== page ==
The Gulf of Mexico remains a central part of US O&G production

The Gulf of Mexico remains a central part of US O&G production

Editorial Staff
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Despite the drop in prices of raw materials, the basin remains one of the richest production areas on the planet where the largest crude oil and shale reserves in the US can be found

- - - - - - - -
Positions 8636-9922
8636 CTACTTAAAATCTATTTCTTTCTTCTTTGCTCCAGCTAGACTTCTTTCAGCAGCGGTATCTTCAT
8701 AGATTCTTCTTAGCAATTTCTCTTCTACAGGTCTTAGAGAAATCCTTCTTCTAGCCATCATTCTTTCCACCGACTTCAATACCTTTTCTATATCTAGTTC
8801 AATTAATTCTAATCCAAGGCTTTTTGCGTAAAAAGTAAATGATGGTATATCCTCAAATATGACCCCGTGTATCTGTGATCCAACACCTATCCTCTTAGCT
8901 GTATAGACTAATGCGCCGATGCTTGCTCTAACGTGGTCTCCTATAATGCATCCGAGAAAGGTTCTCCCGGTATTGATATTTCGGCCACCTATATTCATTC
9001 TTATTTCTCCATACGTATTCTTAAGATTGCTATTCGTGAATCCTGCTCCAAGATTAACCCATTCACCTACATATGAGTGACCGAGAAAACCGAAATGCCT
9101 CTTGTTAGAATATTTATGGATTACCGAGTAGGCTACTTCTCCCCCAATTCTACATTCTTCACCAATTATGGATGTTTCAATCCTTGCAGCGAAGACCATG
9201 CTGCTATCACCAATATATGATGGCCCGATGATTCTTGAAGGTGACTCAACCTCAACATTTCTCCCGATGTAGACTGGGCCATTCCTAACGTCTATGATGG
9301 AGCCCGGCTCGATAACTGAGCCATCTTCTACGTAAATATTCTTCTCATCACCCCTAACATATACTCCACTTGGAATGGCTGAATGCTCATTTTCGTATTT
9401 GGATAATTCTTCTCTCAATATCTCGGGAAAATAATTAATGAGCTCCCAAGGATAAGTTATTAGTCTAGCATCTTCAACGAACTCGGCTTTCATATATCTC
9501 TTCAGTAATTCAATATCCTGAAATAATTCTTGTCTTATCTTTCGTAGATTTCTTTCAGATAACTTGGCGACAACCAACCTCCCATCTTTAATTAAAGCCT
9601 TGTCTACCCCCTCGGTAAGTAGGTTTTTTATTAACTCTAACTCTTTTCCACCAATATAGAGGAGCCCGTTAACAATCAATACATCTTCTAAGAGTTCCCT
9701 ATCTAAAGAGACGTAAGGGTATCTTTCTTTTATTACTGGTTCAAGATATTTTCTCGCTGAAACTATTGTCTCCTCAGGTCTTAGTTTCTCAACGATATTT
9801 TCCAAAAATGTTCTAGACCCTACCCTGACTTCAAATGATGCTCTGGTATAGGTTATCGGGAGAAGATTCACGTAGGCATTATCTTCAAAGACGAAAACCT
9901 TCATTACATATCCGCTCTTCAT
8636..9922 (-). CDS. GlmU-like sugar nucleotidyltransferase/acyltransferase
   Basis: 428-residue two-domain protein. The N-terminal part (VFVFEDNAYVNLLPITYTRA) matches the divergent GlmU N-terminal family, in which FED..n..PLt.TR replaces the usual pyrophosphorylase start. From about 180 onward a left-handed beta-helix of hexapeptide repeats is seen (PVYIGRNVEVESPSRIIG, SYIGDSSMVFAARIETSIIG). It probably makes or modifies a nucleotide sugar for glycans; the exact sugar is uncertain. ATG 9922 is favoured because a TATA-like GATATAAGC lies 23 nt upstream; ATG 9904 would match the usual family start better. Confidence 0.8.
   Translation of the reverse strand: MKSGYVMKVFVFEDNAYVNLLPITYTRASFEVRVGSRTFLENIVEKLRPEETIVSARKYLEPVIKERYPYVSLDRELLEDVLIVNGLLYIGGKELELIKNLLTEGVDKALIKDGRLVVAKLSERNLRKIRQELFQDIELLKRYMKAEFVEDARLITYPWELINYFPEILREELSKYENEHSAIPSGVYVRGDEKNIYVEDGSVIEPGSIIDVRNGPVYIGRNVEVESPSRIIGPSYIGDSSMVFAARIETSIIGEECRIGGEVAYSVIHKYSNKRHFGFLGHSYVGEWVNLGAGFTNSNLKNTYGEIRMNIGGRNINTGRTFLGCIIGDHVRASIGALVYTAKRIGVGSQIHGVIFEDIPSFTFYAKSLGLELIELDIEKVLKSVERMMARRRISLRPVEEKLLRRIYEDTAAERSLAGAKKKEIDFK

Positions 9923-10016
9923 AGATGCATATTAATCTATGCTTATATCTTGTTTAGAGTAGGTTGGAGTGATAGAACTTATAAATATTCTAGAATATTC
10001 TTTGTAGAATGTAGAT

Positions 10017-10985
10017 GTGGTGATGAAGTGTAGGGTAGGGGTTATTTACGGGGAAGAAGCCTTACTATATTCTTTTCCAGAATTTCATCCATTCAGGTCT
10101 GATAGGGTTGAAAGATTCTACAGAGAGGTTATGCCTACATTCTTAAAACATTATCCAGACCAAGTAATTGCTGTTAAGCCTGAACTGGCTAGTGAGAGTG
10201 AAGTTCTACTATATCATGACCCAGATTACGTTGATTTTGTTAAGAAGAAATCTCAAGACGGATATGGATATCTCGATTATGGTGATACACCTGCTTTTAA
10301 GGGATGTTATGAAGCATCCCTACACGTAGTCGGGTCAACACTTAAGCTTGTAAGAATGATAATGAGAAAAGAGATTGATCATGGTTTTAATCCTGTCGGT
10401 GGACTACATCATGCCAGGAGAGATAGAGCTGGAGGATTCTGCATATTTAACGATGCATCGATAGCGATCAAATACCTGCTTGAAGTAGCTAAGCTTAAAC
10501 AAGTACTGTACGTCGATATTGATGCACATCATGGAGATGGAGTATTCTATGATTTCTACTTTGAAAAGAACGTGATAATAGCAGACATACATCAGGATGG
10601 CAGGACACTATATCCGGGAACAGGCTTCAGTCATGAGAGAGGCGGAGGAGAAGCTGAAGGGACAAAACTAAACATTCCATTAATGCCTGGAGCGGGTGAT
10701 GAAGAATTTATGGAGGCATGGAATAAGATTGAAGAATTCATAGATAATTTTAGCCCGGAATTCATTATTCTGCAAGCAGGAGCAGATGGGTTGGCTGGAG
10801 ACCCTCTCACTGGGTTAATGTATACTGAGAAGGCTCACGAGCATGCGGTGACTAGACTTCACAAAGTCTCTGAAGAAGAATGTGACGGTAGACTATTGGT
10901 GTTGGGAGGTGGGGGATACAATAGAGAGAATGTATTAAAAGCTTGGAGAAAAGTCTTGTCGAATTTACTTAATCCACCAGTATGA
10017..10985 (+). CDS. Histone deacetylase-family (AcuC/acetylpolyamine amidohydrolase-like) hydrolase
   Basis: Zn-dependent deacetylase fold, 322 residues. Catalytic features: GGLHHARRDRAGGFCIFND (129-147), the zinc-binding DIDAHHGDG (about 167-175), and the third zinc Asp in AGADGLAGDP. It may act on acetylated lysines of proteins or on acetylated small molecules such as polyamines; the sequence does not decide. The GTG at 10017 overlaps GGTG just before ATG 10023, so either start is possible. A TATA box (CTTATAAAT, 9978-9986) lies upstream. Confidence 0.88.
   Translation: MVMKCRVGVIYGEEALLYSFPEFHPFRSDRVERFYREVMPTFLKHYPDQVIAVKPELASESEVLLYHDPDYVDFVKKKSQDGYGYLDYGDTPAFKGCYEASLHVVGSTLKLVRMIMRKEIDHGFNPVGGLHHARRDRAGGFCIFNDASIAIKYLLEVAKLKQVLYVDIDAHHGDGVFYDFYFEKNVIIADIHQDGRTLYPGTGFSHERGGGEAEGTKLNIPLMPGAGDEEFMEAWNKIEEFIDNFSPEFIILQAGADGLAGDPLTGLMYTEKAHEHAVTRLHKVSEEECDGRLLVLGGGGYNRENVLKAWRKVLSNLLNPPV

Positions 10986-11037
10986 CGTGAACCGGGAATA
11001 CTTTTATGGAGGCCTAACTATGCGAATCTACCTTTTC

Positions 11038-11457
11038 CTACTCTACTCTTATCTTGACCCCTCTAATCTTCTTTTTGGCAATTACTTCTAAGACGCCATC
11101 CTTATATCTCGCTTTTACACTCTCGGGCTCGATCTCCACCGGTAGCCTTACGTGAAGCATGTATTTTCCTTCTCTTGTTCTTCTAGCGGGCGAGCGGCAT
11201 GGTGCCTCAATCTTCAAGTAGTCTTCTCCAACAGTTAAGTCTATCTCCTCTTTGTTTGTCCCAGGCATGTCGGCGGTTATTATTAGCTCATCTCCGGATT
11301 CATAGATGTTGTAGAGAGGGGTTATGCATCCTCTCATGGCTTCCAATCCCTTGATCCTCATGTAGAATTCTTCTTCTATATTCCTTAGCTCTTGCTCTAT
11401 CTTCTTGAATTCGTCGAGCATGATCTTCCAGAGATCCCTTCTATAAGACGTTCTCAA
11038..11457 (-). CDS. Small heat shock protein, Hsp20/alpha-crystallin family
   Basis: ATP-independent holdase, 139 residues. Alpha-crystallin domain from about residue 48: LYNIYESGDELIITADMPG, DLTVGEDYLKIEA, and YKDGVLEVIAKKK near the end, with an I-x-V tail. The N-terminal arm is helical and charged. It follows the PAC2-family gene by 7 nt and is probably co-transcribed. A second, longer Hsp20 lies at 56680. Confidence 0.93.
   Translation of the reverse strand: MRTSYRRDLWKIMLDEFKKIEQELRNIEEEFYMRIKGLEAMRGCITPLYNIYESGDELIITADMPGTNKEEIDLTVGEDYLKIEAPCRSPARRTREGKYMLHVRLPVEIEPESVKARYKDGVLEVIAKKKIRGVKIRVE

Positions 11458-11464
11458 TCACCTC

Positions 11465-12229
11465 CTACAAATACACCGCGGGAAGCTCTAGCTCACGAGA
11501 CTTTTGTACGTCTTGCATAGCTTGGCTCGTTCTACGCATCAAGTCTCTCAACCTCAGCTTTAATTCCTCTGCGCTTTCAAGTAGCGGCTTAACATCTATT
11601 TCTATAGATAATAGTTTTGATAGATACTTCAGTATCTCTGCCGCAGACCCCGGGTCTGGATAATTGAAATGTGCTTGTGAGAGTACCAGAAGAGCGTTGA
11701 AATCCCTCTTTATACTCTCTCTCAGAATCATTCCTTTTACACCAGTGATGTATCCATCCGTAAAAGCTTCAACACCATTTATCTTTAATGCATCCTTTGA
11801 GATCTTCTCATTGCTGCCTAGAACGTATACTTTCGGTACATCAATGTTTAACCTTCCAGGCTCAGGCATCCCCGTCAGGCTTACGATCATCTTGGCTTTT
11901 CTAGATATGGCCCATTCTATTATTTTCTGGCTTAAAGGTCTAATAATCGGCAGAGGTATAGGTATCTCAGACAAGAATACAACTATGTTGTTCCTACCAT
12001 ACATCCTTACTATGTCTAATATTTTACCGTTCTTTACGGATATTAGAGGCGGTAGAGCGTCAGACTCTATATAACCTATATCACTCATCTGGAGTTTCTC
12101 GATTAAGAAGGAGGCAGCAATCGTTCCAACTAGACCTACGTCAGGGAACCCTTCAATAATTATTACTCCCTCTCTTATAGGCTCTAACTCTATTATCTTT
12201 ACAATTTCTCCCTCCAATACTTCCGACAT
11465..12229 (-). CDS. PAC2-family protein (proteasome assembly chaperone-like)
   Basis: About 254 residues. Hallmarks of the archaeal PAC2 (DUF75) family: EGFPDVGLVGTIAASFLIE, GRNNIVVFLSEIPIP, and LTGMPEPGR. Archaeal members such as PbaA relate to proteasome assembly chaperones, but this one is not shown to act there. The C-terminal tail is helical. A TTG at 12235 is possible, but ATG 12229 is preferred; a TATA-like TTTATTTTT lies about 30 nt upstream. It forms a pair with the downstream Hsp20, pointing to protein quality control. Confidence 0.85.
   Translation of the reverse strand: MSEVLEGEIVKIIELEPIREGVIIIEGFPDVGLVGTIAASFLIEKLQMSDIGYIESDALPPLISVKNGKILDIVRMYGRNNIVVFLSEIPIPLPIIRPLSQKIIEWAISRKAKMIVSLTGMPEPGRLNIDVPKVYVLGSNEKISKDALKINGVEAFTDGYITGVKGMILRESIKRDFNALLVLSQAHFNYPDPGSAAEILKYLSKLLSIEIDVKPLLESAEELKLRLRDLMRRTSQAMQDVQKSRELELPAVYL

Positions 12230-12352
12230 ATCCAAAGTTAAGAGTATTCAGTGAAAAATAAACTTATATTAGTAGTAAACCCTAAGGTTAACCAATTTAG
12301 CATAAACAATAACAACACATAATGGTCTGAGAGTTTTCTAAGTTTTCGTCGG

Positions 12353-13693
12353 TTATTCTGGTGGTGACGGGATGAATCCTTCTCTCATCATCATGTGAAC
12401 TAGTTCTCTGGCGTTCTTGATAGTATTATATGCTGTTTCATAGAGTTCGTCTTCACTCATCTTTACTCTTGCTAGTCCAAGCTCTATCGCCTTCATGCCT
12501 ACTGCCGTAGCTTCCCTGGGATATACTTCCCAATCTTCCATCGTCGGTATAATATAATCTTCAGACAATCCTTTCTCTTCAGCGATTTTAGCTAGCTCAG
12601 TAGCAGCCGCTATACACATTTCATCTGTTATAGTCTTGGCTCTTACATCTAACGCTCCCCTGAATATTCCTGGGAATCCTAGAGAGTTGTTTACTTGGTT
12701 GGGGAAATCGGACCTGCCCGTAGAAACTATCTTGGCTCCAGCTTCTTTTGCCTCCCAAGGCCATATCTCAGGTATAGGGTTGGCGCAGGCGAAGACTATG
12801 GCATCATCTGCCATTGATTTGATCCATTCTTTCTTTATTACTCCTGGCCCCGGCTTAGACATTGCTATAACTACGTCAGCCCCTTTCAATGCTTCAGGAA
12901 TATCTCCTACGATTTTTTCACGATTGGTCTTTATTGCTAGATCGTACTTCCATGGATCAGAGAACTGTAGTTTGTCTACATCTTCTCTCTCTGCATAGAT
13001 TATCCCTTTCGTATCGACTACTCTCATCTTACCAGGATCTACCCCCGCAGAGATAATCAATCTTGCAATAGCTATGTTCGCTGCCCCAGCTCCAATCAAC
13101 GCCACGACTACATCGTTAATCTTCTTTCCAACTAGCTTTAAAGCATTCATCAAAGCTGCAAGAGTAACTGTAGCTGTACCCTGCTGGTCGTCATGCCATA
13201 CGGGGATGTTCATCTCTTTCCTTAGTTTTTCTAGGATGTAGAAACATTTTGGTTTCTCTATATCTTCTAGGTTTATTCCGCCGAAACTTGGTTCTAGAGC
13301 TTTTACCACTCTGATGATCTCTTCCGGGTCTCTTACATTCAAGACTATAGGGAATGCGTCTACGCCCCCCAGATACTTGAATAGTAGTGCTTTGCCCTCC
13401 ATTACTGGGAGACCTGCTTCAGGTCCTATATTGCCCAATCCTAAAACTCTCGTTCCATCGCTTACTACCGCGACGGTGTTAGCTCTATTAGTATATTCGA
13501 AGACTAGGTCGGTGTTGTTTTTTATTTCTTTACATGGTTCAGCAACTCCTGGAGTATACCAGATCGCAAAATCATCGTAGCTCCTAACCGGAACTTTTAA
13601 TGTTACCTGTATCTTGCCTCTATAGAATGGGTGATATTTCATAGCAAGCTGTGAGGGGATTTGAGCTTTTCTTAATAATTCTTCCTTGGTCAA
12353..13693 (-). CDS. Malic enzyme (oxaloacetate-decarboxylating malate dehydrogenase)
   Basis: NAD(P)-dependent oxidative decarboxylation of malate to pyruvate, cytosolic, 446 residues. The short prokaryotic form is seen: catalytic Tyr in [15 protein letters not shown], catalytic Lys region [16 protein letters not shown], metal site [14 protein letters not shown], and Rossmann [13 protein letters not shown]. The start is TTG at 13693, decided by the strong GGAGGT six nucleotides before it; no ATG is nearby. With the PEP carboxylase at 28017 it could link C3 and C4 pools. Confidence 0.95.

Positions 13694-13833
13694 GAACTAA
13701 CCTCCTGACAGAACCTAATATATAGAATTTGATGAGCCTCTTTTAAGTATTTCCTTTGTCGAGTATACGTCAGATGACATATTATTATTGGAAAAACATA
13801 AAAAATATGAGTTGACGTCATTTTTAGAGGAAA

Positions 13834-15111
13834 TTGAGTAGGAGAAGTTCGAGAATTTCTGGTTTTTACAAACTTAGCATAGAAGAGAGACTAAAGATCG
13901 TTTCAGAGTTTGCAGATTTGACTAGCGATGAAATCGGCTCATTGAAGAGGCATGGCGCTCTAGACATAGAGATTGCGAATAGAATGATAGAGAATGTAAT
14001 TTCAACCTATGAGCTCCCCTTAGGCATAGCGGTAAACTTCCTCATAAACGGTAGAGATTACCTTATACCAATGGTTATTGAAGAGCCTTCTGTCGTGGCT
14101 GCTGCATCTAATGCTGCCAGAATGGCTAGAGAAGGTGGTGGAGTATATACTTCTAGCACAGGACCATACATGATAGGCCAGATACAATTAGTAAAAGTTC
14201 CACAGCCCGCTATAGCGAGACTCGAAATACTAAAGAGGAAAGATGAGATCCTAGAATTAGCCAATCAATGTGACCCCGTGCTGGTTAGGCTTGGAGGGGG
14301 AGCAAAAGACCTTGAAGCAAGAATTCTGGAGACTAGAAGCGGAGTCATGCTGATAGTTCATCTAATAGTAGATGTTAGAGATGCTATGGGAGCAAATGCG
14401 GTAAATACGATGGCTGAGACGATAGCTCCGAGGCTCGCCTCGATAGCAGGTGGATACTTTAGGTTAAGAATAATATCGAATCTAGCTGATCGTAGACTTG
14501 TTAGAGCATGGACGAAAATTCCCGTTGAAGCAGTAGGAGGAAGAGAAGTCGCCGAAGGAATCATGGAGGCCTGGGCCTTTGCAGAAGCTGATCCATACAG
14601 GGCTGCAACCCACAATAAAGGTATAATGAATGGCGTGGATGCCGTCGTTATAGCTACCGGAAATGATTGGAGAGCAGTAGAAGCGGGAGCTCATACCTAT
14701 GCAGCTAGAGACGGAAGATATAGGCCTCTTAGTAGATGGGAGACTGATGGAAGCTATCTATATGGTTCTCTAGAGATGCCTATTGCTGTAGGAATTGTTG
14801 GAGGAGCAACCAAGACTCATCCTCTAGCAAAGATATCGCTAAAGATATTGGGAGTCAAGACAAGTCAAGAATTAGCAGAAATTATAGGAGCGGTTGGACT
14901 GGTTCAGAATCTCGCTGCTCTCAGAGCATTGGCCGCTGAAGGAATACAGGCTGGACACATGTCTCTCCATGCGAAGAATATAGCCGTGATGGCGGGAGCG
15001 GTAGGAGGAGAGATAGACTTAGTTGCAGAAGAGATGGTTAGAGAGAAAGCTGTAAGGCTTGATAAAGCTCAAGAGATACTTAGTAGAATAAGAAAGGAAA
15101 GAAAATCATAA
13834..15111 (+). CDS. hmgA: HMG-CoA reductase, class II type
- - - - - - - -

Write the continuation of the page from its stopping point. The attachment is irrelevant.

Recently analysts from the US Bureau of Ocean Energy Management (BOEM) have defined it the “the richest basin for hydrocarbons in the world and among the main sources of raw materials for Oil&Gas in the country.‘ The Gulf of Mexico, therefore, remains central in the production of Oil&Gas in the US. Aside from BOEM, the Energy Information Administration (EIA) has also confirmed this in a recent report which highlights how the region is a crucial one for American production levels. It is from this location, in fact, comes most of the oil extracted in US, 16.5% of national oil reserves can and 4.5% of the national gas reserves. Regarding the operational plants, last year 8 more wells were activated and 4 additional ones will be opened in the next few months, a clear sign that the Gulf of Mexico is an area with a high potential for development despite the crisis in energy raw material prices. In fact, according to EIA, offshore zones are less affected by price volatility which has a bigger impact of onshore activities. So much so that analysts have confirmed that the Gulf of Mexico next year will supply 20% of national oil production.